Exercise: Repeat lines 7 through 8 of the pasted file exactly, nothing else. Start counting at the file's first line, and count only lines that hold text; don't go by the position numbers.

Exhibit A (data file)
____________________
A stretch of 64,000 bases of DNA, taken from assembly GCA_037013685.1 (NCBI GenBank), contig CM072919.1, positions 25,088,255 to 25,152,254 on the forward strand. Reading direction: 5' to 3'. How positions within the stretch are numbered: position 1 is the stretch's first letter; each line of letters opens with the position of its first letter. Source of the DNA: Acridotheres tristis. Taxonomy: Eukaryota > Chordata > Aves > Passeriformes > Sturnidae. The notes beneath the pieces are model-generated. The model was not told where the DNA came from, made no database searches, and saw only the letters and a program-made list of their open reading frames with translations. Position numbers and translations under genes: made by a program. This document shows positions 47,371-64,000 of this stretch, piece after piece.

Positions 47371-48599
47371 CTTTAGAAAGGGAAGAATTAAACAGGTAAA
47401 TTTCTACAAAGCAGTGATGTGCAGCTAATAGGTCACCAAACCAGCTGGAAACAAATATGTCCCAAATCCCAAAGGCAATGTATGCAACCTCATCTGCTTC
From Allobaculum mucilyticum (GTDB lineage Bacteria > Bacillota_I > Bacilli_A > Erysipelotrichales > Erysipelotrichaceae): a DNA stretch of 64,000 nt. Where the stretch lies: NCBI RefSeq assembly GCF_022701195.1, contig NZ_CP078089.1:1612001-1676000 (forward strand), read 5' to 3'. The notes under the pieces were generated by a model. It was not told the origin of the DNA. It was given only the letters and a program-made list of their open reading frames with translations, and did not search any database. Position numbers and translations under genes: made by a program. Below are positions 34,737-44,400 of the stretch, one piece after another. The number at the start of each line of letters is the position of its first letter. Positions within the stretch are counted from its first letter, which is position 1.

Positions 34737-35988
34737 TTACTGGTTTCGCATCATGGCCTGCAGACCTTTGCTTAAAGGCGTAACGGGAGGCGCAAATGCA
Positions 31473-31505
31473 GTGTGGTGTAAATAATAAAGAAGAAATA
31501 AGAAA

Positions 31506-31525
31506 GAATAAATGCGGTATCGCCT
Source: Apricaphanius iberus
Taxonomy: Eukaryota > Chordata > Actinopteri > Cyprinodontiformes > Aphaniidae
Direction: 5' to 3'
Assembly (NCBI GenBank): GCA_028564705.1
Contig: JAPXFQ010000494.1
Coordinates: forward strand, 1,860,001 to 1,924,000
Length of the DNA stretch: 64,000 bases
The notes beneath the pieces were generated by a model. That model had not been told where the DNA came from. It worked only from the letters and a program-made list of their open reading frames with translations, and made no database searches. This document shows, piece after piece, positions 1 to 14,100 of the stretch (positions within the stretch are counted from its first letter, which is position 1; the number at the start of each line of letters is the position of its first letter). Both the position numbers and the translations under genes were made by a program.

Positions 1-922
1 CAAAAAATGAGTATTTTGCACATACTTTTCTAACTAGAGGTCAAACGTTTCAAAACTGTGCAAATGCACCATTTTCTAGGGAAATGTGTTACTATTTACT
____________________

34737 TTACTGGTTTCGCATCATGGCCTGCAGACCTTTGCTTAAAGGCGTAACGGGAGGCGCAAATGCA
Positions 31473-31505